Contrary to popular belief, there is no direct link between the rise in key rates by the European Central Bank (ECB) and the increase in variable rates on home loans in Luxembourg.
A few words of explanation are in order. The ECB's mandate is to stabilise prices within the European Union. When inflation rises too quickly, as is currently the case, the ECB raises its key rates until the high inflation is brought under control. The rates set by the ECB can influence the interest rates offered by banks to individuals and businesses, but they are not the only ones. In a market economy such as that of the euro area, rates also depend on the supply and demand for credit, in other words the amounts that companies wish to spend and invest, and the total mass of credit available.
The situation is slightly different for home loan rates. It is true that Luxembourg banks, like other European banks, obtain financing from the ECB, but rarely for this type of loan. The variable rates used by banks in Luxembourg are floating rates that are not linked to a particular market benchmark such as the key ECB rates. In other words, each bank is free to adjust the variable rates on its mortgages upwards or downwards depending on a number of factors specific to each bank: refinancing conditions, the rates offered by competing banks, the balance sheet approach, the cost of liquidity and so on. Market conditions may therefore vary from one bank to another, and each bank may assess them differently.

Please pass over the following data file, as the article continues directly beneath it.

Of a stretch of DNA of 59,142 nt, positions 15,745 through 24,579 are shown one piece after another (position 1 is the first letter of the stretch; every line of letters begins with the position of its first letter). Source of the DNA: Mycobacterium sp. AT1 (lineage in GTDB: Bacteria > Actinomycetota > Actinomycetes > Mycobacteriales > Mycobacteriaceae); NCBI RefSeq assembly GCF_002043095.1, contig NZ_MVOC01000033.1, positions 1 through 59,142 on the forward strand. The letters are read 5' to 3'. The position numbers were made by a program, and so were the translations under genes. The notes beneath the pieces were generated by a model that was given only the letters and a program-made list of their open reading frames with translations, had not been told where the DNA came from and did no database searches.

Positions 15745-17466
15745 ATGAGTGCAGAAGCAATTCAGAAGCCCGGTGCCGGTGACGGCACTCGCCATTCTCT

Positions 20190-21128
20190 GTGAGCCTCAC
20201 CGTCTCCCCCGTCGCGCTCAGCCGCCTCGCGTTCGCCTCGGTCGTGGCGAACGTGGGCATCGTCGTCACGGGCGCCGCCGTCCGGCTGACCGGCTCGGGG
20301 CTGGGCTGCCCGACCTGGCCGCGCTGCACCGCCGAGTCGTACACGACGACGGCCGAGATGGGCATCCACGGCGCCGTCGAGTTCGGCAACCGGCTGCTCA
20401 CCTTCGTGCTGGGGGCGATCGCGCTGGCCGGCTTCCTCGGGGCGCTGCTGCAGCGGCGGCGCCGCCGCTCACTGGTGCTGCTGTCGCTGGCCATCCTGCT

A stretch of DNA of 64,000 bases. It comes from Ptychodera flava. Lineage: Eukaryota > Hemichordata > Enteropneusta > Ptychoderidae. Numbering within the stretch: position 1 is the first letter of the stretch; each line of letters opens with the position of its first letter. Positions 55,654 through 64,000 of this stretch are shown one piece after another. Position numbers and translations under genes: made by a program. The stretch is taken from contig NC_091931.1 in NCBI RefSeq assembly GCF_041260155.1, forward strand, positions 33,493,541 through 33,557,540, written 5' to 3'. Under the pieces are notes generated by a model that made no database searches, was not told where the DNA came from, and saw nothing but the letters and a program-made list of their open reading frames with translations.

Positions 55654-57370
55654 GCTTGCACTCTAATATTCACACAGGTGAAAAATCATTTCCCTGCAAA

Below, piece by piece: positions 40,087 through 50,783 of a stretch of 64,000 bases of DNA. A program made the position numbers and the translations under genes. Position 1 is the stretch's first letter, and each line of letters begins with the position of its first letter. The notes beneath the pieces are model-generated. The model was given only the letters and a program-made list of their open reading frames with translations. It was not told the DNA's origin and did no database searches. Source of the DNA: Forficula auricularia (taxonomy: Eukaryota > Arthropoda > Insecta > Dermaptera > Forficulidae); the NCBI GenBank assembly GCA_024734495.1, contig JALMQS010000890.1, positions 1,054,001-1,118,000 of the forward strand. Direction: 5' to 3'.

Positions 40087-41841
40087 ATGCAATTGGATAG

A bank may therefore decide to adjust the variable rates on its mortgages upwards or downwards in a way that does not replicate moves in the ECB's key rates, or to make the same adjustments as the ECB, but with a time lag. Everything will depend on the bank's internal commercial policy. Your borrower profile will also have an impact on the level of the interest rate.
Now that you understand a little more about the factors that influence rates, you can minimise the negative impact on your situation.